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Ice Cold In Alex [DVD]

4.8 out of 5 stars 120 customer reviews

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Product details

  • Actors: John Mills, Anthony Quayle, Sylvia Syms, Harry Andrews, Diane Clare
  • Directors: J. Lee Thompson
  • Writers: Christopher Landon, T.J. Morrison
  • Producers: W.A. Whittaker
  • Format: PAL
  • Region: Region 2 (This DVD may not be viewable outside Europe. Read more about DVD formats.)
  • Aspect Ratio: 4:3 - 1.33:1
  • Number of discs: 1
  • Classification: PG
  • Studio: Studiocanal
  • DVD Release Date: 29 Jan. 2007
  • Run Time: 124 minutes
  • Average Customer Review: 4.8 out of 5 stars  See all reviews (120 customer reviews)
  • Amazon Bestsellers Rank: 7,563 in DVD & Blu-ray (See Top 100 in DVD & Blu-ray)

Product Description

Product Description

John Mills stars in this war story set after the fall of Tobruk in World War II. Two English army officers (John Mills and Harry Andrews) and two young nurses (Sylvia Syms and Diane Clare) are driving an ambulance through occupied North Africa to Alexandria. Along the way they pick up a South African officer (Anthony Quayle), and more than once avoid capture and death while crossing the German lines. However, as the South African officer begins to undermine their confidence, they gradually come to suspect him of being a German spy.

From the Back Cover

Subtitles: None

Customer Reviews

Top Customer Reviews

Format: Blu-ray Verified Purchase
Finally, one of the greatest ever British war films comes to the format it was destined for. A tense, thrilling war picture and a superbly written and acted character study with career-best performances from some of the finest actors Britain has ever produced, `Ice Cold in Alex' is a film that demands respectful treatment in the transfer to high definition, and Optimum have more than risen to the challenge, providing a simply stunning Blu Ray that doesn't so much push the boundaries of what older films can look like on Blu Ray as it does smash clean through them.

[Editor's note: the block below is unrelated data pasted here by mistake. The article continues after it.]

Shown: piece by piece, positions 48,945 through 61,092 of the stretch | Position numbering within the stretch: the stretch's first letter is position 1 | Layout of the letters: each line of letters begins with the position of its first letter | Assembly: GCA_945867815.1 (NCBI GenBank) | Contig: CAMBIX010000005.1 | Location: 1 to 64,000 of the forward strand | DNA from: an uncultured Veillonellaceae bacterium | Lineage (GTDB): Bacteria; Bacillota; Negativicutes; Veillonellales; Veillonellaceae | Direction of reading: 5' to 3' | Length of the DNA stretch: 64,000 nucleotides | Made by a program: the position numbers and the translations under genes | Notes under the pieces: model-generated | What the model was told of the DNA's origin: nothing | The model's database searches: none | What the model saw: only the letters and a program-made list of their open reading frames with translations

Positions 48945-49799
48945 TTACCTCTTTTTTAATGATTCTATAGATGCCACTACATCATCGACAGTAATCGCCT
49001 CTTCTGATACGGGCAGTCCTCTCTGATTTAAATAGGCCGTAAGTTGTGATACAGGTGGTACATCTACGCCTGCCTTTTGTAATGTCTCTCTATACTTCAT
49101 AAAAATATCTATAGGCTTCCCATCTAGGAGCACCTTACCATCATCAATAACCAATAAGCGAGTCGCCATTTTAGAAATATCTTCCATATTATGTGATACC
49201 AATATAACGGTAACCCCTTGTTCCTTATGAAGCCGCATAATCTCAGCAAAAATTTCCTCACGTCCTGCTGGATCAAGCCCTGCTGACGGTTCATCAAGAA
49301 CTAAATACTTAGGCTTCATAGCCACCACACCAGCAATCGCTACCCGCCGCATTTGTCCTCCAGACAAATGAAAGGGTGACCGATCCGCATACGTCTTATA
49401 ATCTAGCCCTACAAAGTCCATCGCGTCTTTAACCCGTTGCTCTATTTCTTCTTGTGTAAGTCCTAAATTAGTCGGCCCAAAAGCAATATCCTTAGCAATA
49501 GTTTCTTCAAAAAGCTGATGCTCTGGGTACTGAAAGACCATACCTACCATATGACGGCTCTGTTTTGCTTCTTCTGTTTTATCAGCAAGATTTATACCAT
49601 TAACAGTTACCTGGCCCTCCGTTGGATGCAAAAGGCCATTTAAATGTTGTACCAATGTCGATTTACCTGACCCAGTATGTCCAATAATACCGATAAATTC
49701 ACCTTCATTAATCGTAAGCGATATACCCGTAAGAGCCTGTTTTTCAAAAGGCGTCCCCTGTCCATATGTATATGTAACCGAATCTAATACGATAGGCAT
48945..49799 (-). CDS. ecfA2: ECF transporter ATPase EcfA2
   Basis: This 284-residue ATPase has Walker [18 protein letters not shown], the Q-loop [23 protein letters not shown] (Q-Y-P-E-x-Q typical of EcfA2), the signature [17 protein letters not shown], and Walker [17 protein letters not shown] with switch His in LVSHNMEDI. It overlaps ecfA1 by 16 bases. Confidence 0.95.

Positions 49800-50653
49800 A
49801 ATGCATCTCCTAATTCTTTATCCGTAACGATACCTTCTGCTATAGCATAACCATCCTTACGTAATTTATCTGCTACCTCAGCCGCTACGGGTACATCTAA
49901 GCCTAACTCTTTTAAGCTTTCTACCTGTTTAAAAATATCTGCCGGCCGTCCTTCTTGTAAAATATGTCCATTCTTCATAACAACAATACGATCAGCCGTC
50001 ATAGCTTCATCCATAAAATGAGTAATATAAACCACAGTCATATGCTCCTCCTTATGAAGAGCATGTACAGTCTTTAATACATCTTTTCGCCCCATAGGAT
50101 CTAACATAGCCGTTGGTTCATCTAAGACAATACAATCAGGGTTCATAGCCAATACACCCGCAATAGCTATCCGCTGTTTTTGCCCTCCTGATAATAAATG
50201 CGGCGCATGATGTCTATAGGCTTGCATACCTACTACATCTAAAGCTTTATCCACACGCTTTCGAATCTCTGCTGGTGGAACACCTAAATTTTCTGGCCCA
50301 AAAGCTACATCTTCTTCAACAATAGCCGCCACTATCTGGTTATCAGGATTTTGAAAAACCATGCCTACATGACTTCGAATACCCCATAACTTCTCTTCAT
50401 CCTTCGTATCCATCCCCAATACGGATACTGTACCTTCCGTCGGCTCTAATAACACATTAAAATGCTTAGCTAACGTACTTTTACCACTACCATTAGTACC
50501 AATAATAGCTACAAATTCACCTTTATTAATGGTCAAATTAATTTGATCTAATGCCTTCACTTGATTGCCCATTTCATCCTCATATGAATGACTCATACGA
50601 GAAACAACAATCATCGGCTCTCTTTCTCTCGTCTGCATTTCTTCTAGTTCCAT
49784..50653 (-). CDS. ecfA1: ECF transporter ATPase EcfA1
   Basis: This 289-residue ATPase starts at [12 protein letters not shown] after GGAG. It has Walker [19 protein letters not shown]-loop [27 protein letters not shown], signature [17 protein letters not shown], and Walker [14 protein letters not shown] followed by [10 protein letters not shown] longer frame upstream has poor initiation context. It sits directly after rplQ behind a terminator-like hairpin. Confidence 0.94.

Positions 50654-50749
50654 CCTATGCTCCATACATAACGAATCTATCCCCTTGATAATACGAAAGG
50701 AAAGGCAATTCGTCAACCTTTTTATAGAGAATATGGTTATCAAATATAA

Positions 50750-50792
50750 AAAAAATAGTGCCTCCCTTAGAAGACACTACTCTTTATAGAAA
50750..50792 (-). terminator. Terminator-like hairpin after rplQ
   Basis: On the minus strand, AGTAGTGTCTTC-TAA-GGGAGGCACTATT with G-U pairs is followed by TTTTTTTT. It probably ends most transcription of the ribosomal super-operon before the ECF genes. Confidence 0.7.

Put simply, this is one of the very finest black and white high definition transfers I have ever seen, with a level of detail and clarity that is simply staggering. Whilst the old standard DVD was very presentable, this new restoration blows it clean out of the water. Gilbert Taylor's razor-sharp cinematography has never and will never look better than it does here. Fine object detail is beyond criticism, with the numerous desert vistas providing a visual treat, and close-ups revealing every pore of skin and bead of sweat, enhancing the gritty feel of the film. Grading is exceptional, with a deep and rich greyscale and no evidence of clipping even in the brighter scenes. Digital tampering is kept to a minimum, with a natural film-like look present throughout. The use of modern `sprocketless' telecine transfer means that there is no evidence of telecine wobble, with the image remaining rock steady from the first frame to the last.

As with Optimum's release of `The Dam Busters', the original BBFC censor card has been retained, another lovely little touch that helps to set this release apart.

Sound is also good, presented as a 2 channel mono PCM track.
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Format: DVD